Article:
Friday, 28 September 2012

The Naming of Things

To paraphrase T.S. Eliot: The naming of things is a difficult matter, it isn't just one of your holiday games. A fictional world can be massively enhanced by good, consistent naming or ruined when the names of things just don't seem to fit. I'm not just talking about character names here, but every noun describing something your characters need to interact with. In a contemporary setting, this may be limited to company/brand names, fictional book titles, songs, TV programmes etc. In a science fiction or fantasy setting, the naming opportunity may extend to everything in the world!

I will freely admit to making a rod for my own back when it comes to choosing names. Just this week, I've been unable to move forward with a rewrite of my latest book until I worked out new names for my two main characters and (more importantly) nicknames that both made sense and fitted thematically with the world I'm trying to evoke. I also came up with three fictional brand names and a company slogan into the bargain. So this seemed like a good time to discuss what I think is most important about naming (as ever, your results may vary). Here is a list - in no particular order - of considerations I have when choosing a name for something:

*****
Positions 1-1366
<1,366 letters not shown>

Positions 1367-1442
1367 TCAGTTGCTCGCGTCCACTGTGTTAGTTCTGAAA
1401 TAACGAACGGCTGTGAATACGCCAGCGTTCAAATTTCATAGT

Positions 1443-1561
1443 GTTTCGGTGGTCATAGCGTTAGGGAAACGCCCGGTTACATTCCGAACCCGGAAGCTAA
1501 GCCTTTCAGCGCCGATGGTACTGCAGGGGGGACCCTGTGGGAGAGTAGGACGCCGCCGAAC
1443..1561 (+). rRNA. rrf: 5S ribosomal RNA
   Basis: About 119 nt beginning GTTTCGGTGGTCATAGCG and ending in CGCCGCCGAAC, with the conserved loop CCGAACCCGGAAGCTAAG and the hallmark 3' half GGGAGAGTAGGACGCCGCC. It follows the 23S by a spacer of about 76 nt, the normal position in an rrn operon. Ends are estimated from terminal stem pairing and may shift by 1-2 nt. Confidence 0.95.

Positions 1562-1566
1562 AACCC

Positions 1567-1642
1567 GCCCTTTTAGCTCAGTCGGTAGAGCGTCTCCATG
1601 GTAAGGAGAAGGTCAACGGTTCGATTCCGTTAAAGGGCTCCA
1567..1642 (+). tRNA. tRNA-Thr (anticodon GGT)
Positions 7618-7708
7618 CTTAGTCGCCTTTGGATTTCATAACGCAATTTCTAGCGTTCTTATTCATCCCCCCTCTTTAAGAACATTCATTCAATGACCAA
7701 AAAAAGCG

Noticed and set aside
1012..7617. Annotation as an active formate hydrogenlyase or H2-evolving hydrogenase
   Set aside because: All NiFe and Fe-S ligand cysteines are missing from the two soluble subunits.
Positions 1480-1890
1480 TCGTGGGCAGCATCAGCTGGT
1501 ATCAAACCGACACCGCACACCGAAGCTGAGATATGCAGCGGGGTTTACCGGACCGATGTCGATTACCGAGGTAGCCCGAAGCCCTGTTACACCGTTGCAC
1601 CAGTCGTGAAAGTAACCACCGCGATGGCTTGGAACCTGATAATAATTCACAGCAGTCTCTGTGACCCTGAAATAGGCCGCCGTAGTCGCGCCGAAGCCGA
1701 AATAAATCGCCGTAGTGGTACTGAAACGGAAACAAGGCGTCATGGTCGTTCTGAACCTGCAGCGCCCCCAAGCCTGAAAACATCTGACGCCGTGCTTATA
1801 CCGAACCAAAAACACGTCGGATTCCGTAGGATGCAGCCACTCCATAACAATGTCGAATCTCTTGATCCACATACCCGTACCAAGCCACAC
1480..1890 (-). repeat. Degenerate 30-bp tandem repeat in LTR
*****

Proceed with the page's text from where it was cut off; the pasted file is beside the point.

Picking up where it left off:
• Sound – Of course, the sound of all language is important, but with names it's especially key to me how the word or phrase trips off the tongue. Whether I want it to be easy or difficult to say, depends on the context – is this character a whimsical Professor Dumbledore or a no-nonsense Jack Reacher? I find myself terribly drawn to alliteration when naming things, and I think this is related to the pleasing sound it makes. Well, pleasing to me, anyway.
  • Subtext – So much about class, ethnicity, attitude and environment can be expressed by the choice of a name. Sir Stanley de Winter is a very different person to interact with compared with Alfie Higgins, for instance. I find baby name lists from previous decades incredibly useful when choosing names for my child characters – try The ONS or this interactive tool. In a totally fictional world, names are a brilliant shortcut when world building. If instead of saying can opener, you call it a cannibaliser then that could imbue the environment with a certain gallows humour. Call it an aluminium cylinder dissection device and you make a very different impression.
  • Familiarity – This is a double-edged sword. I want the reader to feel comfortable with the name I've chosen, but I don't want to choose a word or phrase that reminds them strongly of another book or film. This is a particular issue when choosing a title, of course – I don't want there to be another very similar book popping up on Amazon every time someone searches for mine. When naming companies or brands, it can be quite hard to find one that someone hasn't used already, and obviously you have to be careful not to write anything (even if it is fictional) that could cause someone to sue you – especially when you didn't mean to defame them.